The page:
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Hellebore, ready to bloom

I’d only logged on to check the extended forecast and find out if it’s safe to take the cloches off the eggplant and tomatoes when the avalanche started. I was bombarded by Mother’s Day reminders, advertisers seeking to exploit the living crap out of the quote/unquote holiday and toy mercilessly with everyone’s private and complex emotions about motherhood.

I’ll offer my disclaimer before I go any further: I know women I consider the best possible mothers I’ve ever witnessed personally or professionally. I’m in awe of their creativity, patience and love. They made their choice – and please please always remember it is a choice – – to have their child or children because it was right for them. They did not simply do what others expected. They did not have a whoopsie and resign themselves to their fate. They did not use their pregnancies as a means to an end. They are strong, beautiful women rearing fabulous little humans. Actually, some of their little humans are getting really big and it’s freaking me out!

But let’s get real. Parenthood isn’t for everyone. It’s not for me.

You don’t automatically love your mother, and she doesn’t automatically love you. I know this from years of listening to hundreds of women, mothers, and children tell their stories. Every story is different. Some are horror stories. Some relationships are abusive, and some are merely indifferent. Others are bipolar soap operas of love and hate. Some – and these are the good ones – are intimate, mutually respectful, long-lasting friendships.

I’d like to personally offer my congratulations to all the non-mothers who cringe through the sentimental stereotyping and unreasonable expectations imposed by the hallmark holiday. Buy yourself a box of chocolate. Walk your dog and laugh at all the men awkwardly taking the kids out to play on Sunday morning. Or sleep late and boink your partner blind, because you can and no kids will walk in on you!

Women who choose to go through life child free do their share of parenting in myriad other ways. Being the cool aunt counts, as all cool aunts will testify. Counseling work entails re-parenting injured adults and teaching them to become their own mother in the psychic areas where their real mother has failed. Tending good friendships often involves mutual mothering and nurturing, especially friendships among women. Committed and ethical pet ownership is almost indistinguishable from parenting except for differences in language, lifespan and species. Raising a garden demands daily attention, care, and feeding, and exercises (or exorcises?!) the maternal mental muscles utilized for childcare.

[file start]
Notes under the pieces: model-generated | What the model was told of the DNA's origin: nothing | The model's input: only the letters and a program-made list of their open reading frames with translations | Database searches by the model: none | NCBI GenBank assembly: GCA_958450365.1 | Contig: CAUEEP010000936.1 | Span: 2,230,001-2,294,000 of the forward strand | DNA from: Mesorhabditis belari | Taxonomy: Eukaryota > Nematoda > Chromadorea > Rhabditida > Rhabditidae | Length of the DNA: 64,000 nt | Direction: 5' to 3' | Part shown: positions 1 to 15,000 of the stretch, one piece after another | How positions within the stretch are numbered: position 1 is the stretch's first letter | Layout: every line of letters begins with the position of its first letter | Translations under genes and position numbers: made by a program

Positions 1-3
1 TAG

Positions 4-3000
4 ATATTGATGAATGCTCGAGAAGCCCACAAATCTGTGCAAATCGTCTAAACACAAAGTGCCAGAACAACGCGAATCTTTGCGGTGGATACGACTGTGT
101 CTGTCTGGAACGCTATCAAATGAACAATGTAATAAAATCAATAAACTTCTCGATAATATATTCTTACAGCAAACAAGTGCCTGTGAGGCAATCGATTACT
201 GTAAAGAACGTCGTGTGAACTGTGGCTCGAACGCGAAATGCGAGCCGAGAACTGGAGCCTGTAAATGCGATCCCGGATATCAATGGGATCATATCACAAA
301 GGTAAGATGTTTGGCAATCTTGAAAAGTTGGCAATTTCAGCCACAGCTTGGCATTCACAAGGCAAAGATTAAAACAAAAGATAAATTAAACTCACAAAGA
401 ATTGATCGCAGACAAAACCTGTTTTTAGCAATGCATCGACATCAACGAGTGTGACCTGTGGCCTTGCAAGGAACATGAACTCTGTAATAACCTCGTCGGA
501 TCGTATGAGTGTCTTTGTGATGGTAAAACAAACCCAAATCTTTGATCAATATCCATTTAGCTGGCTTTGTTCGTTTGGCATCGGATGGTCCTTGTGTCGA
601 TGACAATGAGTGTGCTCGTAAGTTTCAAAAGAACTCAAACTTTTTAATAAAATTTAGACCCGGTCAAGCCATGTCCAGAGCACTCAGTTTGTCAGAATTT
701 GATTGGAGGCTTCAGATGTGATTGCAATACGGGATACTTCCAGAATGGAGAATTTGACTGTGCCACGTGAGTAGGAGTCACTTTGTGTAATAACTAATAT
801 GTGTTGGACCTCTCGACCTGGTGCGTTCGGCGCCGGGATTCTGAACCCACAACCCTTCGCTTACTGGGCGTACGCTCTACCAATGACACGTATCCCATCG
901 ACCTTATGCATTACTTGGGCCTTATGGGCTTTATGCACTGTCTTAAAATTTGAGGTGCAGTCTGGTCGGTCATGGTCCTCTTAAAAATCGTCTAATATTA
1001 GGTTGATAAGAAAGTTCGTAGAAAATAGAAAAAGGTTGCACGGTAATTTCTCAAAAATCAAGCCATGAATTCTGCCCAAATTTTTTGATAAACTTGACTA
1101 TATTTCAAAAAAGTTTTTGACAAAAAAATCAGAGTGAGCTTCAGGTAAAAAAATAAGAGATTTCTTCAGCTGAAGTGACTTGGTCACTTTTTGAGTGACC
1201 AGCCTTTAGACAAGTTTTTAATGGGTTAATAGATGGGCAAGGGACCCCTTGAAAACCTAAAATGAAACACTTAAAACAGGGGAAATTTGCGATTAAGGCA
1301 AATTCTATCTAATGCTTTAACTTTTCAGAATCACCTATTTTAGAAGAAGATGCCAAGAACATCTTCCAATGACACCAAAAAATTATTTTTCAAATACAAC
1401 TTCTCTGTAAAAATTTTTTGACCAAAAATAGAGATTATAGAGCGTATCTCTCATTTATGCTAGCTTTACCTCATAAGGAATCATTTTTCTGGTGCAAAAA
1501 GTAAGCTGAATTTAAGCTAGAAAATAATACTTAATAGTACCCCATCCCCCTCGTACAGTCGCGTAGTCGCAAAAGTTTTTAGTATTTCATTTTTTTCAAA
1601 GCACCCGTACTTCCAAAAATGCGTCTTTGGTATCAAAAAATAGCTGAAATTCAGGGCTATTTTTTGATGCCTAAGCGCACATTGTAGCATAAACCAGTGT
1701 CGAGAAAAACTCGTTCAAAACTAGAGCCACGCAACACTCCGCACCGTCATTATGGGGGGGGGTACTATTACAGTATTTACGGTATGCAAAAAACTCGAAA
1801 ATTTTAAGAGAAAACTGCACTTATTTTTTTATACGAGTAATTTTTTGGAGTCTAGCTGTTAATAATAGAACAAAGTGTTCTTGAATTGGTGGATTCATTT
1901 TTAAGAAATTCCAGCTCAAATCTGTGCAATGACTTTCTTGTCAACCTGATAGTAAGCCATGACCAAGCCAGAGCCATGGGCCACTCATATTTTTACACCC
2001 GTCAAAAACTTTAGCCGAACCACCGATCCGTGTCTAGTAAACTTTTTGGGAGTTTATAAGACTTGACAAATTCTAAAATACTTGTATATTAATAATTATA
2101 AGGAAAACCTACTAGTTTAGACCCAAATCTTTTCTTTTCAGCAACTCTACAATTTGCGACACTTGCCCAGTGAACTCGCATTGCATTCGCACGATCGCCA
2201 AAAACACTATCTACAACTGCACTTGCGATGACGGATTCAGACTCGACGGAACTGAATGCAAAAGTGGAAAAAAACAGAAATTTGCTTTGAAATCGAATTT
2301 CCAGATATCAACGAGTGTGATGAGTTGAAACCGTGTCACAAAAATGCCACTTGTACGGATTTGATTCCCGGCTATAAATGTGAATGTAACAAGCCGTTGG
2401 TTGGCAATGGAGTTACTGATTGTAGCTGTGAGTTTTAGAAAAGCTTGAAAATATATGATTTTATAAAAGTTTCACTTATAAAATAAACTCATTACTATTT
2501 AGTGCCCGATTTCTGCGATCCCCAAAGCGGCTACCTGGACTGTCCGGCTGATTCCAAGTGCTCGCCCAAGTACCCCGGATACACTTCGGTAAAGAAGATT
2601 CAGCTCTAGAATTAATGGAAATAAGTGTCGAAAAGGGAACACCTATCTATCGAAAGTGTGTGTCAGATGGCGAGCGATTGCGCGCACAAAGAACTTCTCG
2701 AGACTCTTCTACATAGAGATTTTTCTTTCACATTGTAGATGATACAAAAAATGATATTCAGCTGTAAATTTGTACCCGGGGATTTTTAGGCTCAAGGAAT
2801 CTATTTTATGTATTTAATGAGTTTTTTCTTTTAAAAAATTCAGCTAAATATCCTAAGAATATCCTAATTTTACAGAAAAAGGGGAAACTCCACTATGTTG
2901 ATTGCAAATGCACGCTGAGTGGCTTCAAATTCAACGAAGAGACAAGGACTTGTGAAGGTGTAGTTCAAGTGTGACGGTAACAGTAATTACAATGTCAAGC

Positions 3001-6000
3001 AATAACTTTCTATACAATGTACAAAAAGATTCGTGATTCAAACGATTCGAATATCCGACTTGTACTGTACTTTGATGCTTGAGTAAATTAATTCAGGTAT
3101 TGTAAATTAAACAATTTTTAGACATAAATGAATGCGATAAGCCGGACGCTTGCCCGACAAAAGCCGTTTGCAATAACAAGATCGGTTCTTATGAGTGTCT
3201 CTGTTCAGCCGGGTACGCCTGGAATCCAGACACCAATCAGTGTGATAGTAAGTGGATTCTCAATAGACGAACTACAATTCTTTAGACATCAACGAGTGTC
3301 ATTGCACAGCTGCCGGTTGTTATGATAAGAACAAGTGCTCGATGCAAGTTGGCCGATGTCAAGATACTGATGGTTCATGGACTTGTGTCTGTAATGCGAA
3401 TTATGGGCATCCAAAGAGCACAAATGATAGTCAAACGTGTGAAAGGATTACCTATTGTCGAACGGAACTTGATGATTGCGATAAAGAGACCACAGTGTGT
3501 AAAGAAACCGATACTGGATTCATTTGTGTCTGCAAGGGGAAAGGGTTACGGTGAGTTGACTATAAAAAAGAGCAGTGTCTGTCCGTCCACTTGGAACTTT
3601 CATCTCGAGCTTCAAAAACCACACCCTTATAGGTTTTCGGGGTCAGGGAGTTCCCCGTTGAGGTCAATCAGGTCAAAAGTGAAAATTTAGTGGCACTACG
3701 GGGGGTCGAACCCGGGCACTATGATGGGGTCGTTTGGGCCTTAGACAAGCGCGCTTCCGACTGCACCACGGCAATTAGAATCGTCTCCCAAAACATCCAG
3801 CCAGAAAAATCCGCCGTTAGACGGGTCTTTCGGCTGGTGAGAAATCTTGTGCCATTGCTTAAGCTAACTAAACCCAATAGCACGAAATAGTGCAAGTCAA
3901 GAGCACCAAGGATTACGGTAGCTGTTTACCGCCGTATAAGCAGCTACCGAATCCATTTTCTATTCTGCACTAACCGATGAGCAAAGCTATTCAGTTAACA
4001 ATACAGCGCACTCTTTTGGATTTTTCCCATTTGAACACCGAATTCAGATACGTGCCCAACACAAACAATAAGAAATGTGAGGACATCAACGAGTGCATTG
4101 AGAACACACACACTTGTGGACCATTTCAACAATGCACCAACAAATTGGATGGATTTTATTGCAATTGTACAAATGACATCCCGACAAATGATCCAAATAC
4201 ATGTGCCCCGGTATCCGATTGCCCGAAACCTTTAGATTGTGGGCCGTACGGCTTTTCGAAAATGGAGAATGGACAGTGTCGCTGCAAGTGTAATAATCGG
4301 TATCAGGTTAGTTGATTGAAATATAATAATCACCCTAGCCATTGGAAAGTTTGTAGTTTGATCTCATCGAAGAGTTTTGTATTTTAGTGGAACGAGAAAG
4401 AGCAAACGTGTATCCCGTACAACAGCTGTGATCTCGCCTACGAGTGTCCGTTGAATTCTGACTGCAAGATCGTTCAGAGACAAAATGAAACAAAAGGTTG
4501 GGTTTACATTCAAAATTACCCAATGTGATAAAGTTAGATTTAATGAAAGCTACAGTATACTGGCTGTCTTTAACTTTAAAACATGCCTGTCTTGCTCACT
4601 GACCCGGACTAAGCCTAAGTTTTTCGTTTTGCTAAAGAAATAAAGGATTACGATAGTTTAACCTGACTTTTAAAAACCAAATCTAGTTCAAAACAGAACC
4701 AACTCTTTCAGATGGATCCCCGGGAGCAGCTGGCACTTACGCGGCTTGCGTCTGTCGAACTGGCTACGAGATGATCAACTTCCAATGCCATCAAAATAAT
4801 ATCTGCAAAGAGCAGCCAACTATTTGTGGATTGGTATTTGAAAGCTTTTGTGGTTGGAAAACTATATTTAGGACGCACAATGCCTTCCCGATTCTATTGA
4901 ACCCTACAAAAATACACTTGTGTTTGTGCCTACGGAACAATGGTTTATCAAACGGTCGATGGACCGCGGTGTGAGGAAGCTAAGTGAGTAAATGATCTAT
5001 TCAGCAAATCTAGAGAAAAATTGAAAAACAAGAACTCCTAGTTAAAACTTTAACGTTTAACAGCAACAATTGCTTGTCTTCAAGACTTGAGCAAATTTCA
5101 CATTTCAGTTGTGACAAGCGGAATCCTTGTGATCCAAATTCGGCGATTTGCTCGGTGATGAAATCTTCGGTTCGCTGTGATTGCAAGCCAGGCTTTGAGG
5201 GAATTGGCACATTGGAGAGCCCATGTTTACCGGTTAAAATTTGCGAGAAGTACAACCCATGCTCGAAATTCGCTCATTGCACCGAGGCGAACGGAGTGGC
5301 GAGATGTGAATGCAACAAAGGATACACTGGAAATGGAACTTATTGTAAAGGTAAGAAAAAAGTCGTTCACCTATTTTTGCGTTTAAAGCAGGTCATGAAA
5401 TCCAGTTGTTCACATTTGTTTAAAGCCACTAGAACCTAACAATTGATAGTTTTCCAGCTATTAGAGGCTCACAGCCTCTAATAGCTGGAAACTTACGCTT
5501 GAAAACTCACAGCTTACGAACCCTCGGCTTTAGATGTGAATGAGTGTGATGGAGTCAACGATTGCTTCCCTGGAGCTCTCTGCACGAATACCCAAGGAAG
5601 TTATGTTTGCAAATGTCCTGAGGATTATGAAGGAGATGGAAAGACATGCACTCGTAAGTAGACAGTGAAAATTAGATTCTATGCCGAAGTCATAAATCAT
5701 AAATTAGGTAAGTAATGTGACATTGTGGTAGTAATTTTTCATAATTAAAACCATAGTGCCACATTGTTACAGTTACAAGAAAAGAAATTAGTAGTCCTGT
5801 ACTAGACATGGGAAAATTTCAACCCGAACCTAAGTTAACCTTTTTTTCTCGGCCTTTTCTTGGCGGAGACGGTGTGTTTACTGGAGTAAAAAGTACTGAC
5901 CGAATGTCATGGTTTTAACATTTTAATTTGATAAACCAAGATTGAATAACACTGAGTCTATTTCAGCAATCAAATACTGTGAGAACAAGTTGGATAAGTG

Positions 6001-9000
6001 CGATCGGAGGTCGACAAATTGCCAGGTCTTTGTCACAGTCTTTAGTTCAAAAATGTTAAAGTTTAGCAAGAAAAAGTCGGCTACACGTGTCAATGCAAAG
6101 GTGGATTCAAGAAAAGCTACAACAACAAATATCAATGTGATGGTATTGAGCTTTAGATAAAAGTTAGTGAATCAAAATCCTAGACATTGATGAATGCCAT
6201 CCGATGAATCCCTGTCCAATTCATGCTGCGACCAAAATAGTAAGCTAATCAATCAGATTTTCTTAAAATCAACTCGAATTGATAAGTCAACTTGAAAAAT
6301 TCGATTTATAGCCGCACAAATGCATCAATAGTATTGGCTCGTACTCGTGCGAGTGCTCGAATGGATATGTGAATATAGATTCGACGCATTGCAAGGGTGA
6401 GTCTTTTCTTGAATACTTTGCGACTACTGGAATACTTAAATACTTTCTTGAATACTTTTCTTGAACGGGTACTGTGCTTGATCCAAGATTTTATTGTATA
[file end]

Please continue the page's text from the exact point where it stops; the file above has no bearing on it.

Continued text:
Mossy heart

The big difference, of course, between people who are rearing other humans and those of us who are not is time. Having chosen to remain child free, I’m not nearing fifty with the nagging sense I didn’t get to travel where I wanted or practice the arts that enamoured my soul. I’ve been selfish. I’m so proud. How many times has someone said to me they wish they could _fill in the blank_but...and there is always a “but.” There is always a reason or excuse to avoid fulfilling your calling and potential, and I would not wish for any person to be used as the pawn in such a defeatist game. I know myself well enough to be clear that motherhood would have eaten my soul. Yep, I just said that. It sounds extreme, but I’m at the age where I’m allowed to be the brazen older woman and say these things.

I have no regrets. I’d do it again. I needed the time to myself to reach a good place in life. The lifelong intimacy of parenting isn’t on my wish list. I’m getting what I want out of life just fine without it. In fact, for me, that lifelong intimacy would bind me emotionally in a way that would exclude the fulfillment of more important needs.

I don’t say all this because I think I’m so interesting or smart: I’m writing this to all the women struggling with decisions, women on the brink of being benevolently coerced, women looking for a way to say, “I don’t want to have children” and to feel good about it.

It’s okay. You know what’s right for you. Wait until you’re ready, and if that time never comes, trust yourself that the universe will render gifts in accordance with your true desire.